Subject: IPS: What Happened to the Timorese?

EAST TIMOR: What Happened to the Timorese?

By Farhan Haq

UNITED NATIONS, Oct 15 (IPS) - International troops and UN officials, striving to restore order to East Timor, faced the disturbing problem Friday of where were the hundreds of thousands of Timorese, missing since last month.

Prior to the Aug. 30 vote in which the East Timorese overwhelmingly opted for independence from Indonesia, the population of the territory was estimated to be as high as 890,000.

When pro-Indonesia militias - supported by the Indonesian military - responded to the pro-independence vote with burning, looting and massacres, the East Timorese fled in their thousands.

Now that Australian-led troops are in control of the territory, many East Timorese have returned from hiding places in the forests and mountains and the 200,000, who were expelled to the Indonesian province of West Timor, slowly are being returned.

Even so, say UN officials, thousands of East Timorese - perhaps as many as 300,000 - remain missing.

Whether they are still in hiding, or whether many were killed during last month's violence, is now the subject of controversy at the United nations.

On the one hand, the disappearance of so many Timorese has sparked concern here that Indonesian forces may have massacred them.

Some human rights groups have mentioned reports that, besides the approximately 230,000 East Timorese who were forced into West Timor last month, thousands more may have been shipped to other islands in Indonesia, or even killed and dumped into the Pacific Ocean.

One South American diplomat told the UN Security Council last week about reports of the ''harassment, even killing, of 6000 Timorese in Java and other Indonesian islands.''

A former UN official in East Timor cited reports that Indonesian boats which had ferried East Timorese to West Timor's capital, Kupang, returned in less time than it would take to travel to Kupang and back.

Such reports have led to accusations by Timorese leaders like Nobel laureate Jose Ramos Horta, who said of the Indonesians, ''They threw people off helicopters into the ocean.''

On the other hand, only a few bodies have been uncovered by the International Force in East Timor (Interfet), leading Indonesia to deny angrily that there was ''any shred of evidence'' of massacres.

In a statement this week, the Indonesian Foreign Ministry argued that there had been no evidence to support claims either of mass killings on land or of bodies dumped offshore.

Indonesia's supporters have argued that there is no truth in the ''myths'' of wide-scale massacres.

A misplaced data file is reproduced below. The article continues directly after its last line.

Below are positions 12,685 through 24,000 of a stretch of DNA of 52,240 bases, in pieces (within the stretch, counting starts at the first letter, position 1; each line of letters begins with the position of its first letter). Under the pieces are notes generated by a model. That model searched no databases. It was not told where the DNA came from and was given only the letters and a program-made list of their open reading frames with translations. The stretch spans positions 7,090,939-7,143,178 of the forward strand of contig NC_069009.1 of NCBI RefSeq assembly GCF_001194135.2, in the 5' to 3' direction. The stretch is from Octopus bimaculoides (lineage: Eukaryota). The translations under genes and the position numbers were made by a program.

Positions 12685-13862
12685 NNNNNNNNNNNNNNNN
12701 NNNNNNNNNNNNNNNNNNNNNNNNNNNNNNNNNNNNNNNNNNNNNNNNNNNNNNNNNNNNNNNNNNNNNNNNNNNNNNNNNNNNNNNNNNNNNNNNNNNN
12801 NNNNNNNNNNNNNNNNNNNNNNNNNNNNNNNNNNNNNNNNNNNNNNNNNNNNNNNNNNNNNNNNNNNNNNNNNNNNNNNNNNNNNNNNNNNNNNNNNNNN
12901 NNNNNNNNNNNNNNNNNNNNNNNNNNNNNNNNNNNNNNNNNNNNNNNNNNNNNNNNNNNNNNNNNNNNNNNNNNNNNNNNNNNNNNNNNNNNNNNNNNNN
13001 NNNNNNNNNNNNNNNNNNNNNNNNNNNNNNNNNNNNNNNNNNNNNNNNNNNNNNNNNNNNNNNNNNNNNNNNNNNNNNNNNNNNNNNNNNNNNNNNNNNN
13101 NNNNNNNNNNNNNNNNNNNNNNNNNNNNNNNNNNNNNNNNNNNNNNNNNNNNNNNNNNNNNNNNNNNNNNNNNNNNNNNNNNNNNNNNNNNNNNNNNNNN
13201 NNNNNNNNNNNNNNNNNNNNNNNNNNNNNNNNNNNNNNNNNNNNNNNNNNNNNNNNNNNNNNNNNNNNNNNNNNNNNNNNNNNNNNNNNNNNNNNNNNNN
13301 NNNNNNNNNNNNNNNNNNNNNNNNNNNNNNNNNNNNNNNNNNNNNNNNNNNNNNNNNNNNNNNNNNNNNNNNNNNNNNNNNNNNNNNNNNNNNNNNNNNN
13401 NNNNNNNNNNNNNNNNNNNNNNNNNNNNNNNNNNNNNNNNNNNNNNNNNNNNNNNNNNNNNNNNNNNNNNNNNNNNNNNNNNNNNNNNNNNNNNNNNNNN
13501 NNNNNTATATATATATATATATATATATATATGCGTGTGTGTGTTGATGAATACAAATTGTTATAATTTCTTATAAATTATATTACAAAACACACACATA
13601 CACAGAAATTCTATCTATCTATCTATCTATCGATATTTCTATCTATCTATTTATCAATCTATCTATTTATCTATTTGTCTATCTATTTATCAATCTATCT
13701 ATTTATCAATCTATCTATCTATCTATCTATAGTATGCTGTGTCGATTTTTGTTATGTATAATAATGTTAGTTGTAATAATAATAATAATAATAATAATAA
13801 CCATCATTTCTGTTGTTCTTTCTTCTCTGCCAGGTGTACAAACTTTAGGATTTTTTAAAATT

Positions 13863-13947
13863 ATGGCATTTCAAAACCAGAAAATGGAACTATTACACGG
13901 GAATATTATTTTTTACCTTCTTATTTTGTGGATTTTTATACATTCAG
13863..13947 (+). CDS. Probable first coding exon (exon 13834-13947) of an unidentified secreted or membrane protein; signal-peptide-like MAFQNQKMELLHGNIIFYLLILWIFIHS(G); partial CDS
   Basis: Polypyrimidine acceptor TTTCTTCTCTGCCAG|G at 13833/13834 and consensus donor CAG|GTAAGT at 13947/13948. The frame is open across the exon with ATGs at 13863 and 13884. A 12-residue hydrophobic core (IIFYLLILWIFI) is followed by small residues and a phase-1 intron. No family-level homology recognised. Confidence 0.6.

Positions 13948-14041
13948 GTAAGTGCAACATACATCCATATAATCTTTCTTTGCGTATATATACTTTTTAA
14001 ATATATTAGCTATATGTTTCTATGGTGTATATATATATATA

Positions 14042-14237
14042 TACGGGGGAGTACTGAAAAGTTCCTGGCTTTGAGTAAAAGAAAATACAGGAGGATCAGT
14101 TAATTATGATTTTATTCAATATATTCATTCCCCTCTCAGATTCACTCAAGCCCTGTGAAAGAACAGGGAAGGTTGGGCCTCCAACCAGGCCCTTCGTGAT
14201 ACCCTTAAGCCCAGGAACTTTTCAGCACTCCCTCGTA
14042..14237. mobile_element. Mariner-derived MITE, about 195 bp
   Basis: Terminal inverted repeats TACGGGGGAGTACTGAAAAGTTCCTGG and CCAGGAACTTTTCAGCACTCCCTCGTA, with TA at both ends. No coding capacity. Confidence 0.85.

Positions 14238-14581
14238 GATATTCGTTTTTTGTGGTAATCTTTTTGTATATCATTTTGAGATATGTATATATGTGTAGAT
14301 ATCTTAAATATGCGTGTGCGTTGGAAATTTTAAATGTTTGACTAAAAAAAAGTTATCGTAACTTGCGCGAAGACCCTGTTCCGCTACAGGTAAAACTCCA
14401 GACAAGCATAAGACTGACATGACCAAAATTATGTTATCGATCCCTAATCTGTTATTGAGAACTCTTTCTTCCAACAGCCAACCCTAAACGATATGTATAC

Malaysian Prime Minister Mahathir bin Mohammed said several reports of killings - such as the rumoured murder of the father of East Timor's independence leader, Xanana Gusmao - later proved to be false.

''Indonesia has been vilified,'' Mahathir contended.

Yet UN officials argued privately that the September violence clearly was organised by Indonesian officials. One UN official, speaking on condition of anonymity, said that officials from both the Indonesian military and the civilian government had been witnessed coordinating militia activity during the worst phase of the violence.

That wave of violence clearly included killings, as Interfet has shown as it has discovered bodies in several suspected massacre sites - although not as many bodies as previously believed.

And even the 4,000 East Timorese who worked as local staffers for the UN Mission in East Timor (UNAMET) have not been fully accounted for, admitted Ian Martin, head of UNAMET.

''It is going to be a long time before we are able to know the fate of all of those people, as distinct from the core staff who worked at the headquarters in Dili and at the (UN) regional offices on a longer-term basis,'' Martin said Thursday.

''We are extremely anxious to do that (find out where they are), and obviously we have the kind of records to enable us to do that, but it is going to be part of the general process of discovering who have come back from the hills, who comes back from Kupang or Atambua (in West Timor),'' he added.

UN officials have organised flights for hundreds of East Timorese who want to return home from West Timor, but more than 200,000 remain in camps there - many of which are under the control of the militias, according to the UN High Commission for Refugees. (END/IPS/fah/mk/99)

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